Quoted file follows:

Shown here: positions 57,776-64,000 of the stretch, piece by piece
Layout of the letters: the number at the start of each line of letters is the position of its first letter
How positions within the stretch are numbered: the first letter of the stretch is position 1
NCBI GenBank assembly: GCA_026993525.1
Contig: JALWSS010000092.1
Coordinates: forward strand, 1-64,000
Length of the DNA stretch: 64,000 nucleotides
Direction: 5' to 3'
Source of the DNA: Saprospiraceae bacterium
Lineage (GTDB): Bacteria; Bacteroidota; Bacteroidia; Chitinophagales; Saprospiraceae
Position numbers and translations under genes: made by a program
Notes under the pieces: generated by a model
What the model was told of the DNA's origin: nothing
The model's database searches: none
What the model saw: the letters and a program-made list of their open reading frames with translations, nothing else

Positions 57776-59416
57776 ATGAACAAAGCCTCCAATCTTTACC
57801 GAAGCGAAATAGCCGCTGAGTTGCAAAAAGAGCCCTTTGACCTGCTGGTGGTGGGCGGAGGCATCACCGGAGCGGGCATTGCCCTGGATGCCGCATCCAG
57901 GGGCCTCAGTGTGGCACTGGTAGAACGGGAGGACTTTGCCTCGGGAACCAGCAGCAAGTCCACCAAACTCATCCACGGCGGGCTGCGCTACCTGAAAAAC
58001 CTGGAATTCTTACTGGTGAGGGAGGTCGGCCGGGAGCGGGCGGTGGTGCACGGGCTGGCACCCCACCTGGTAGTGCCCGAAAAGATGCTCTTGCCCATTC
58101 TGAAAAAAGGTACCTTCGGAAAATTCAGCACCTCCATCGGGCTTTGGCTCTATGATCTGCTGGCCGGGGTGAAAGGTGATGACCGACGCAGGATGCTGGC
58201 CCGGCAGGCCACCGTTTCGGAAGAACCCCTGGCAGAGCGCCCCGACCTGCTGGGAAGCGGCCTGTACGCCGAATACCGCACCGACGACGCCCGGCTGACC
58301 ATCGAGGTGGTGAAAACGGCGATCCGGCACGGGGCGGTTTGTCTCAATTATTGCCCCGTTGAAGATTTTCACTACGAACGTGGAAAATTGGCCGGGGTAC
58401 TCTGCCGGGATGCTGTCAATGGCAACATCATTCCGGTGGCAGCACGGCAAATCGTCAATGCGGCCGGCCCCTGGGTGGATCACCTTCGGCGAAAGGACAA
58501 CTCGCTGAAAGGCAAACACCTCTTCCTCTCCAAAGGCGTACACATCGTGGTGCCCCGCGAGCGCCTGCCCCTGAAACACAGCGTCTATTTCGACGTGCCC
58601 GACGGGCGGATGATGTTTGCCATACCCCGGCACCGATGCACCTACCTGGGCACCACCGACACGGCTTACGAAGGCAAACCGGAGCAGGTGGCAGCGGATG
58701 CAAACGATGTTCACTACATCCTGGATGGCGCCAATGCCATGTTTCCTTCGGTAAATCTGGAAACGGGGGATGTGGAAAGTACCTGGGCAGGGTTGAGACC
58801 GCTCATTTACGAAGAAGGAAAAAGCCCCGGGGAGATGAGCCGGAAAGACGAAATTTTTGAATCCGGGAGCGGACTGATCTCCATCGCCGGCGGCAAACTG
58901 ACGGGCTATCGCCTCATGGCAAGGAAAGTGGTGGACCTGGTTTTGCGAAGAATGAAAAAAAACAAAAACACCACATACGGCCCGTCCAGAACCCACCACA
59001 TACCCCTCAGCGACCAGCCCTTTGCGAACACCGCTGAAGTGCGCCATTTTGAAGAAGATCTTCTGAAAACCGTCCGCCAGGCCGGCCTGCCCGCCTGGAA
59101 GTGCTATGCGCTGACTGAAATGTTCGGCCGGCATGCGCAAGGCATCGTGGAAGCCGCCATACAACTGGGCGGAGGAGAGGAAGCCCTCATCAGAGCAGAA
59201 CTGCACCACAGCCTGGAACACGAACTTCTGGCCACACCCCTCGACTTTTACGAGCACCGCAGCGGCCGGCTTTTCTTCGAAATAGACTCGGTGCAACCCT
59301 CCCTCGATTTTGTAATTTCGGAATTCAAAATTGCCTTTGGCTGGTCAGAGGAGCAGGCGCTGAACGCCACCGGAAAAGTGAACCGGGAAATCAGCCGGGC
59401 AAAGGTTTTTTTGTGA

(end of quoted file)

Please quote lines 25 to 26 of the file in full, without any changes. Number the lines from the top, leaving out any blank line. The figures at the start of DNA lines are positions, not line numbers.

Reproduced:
58501 CTCGCTGAAAGGCAAACACCTCTTCCTCTCCAAAGGCGTACACATCGTGGTGCCCCGCGAGCGCCTGCCCCTGAAACACAGCGTCTATTTCGACGTGCCC
58601 GACGGGCGGATGATGTTTGCCATACCCCGGCACCGATGCACCTACCTGGGCACCACCGACACGGCTTACGAAGGCAAACCGGAGCAGGTGGCAGCGGATG